Saturday, May 19, 2007

Sunday Scribblings: Masks


She was quite young, really, no more than 26 or 27. She had been out in the working world a few years, and she’d enjoyed finding her voice, showing off her skills, proving herself intelligent, making sure others know she wasn’t just attractive.

She was attractive. She’d been dogged by it for years. Using the term “dogged by it” might seem rather insulting to the plain, to the unattractive. But she’d found it wasn’t easy to be pretty. When she was a child, people stopped her mother on the streets to comment on the curls, the blue eyes, the cute little freckles.

In high school and college, it was more of the same. Strange men would approach her, then, and she wouldn’t have her mother around to fend them off. She had to learn those skills herself, and she became rather adept at brushing unwanted attention away, at curling her lip just so, at striking a bored-to-no-end pose. Some might have seen it as conceit, as playing hard to get, as being self-centered, but it really wasn’t like that at all.

She’d thought she’d have an easier go of it once she was surrounded by colleagues, professionals, men who were driven by their work and not by the scent of her. But she had found it wasn’t like that at all. It hadn’t dissipated. And, oh, how she’d complained to her friends – real and imagined – about what she'd had to go through to be seen for her merits inside. The real friends had rolled their eyes behind her back. The imagined ones had laughed out loud to her face. She really couldn’t get any respect.

Years later, she has finally figured out how to be considered for who she is inside, not who she is outside. She wears a mask of crow’s feet, and lines around her mouth, and age spots. She wears a costume of veiny hands, wobbly forearms, sagging breasts, varicose veins, and many, many scars of accidents from her gymnastics and cheerleading days.

And, while it’s true that they no longer pay attention to her because of her looks, it turns out they also no longer pay attention to what she says, what she thinks. The mask of old age turns out to be a mask of invisibility.

[I am not the woman described. Or at least I wasn't the woman without the mask and costume.]

[Read what others have to write when it comes to the prompt of masks.]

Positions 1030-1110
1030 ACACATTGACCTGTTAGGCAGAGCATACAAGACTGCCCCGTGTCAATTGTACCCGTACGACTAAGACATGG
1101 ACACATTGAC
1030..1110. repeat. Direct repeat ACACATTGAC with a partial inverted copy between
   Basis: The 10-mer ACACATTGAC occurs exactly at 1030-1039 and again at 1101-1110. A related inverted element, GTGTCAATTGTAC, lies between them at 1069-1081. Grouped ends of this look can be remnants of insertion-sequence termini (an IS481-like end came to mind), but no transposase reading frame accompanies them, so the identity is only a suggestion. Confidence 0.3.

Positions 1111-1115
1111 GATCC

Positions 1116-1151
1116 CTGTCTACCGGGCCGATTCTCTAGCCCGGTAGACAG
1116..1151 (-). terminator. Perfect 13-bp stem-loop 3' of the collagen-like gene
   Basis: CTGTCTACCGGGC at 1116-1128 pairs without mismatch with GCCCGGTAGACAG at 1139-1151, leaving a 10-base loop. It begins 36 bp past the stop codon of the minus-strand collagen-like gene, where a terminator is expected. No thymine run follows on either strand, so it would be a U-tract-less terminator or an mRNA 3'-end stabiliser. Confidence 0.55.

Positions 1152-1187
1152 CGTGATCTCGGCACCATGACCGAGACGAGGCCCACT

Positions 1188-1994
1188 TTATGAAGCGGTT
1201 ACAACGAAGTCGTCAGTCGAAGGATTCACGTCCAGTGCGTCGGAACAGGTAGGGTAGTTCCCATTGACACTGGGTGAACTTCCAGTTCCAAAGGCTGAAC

16 comments:

Rob Kistner said...

Touching piece!

You point to an unfortunate reality in the modern world. While society seems to grant men the mantle of prowess and effectiveness with age, that is not the same guarantee for a woman.

Woman are most certainly deserving, and some of today's most effective individuals are women -- but they tend to have to fight harder for the respect and acknowledgment.

Unfair, but too true.

Enjoyed the read.

~Kathryn~ said...

oh how true is this
a woman can't really win can she - if she is beautiful she is not taken seriously, if she is plain she is ignored and definately once she is older she is ignored
LOVE THIS

myrtle beached whale said...

Wow, I made a comment on Kathryn's blog and then I read other comments and yours was almost exactly the same as mine. I mentioned that great minds think alike but wasn't sure you would be back at her blog to see it. I found it amazing that we thought of th same song.

paris parfait said...

I think it depends on where you live. In the US and perhaps the UK, women are definitely judged too much by their looks. In France, Spain, Italy, etc. I think less so - European women are allowed to age gracefully and their opinions are sought and respected. Of course younger women might get the stares, but it's usually the older ones that can grab and keep the attention.

Regina Clare Jane said...

sometimes I think it just has to do with being a woman- attractive or not. I guess what it boils down to is how do we feel about ourselves...
Very thought provoking, Patois...

Sonya said...

How sad is it that this is so true? Enjoyed reading the piece, though. You are spot on there.

gautami tripathy said...

Isn't it really sad that she was not seen for what she was? Even her age was not respected.

In India, women age gracefully and are great respected as they grow old.Body image no longer holds then.

Crafty Green Poet said...

very true, unfortunately.

Rose Dewy Knickers said...

Perhaps when we see ourselves, we take on the masks that others create for us, instead of being real?

Rose

xo

Tracy said...

Very well written! I enjoyed reading your piece.

Thanks for leaving a comment on my art blog! :)

Skyelarke said...

How sad that we as a society are so pre-occupied with looks, the outside of a person and not the inner workings, which is from where the true beauty and strength come.

Shelby said...

great post! we do have to work harder and fight for respect and acknowledgment .. certainly things that men get so "easily."

such is life..

Anita said...

It's easy to look at pretty women and think they have it all, but I guess that's not always the case, is it? I've always envied beautiful women because they seemed to get everything they wanted, but maybe it's just as hard for them as it is for me. Thank you for the eye-opening post. It really made me think.

Frances said...

Fifteen years ago my grandmother broke her hip, and was in the hospital for several weeks. Her roommate looked at me one day and said, "you seem smart, but you need a breast reduction, no one is ever going to take you seriously if you don't."
I didn't.
They took me seriously, but it was a battle royale. The breast reduction production would have made things easier.
Take care,
Frances

Clare said...

I love what you wrote. It's very powerful. The last two paragraph, especially, moved me very much.

sundaycynce said...

Clever presentation of an all too common problem. Your story did, however, grab & hold attention. Is there a bit of irony there?

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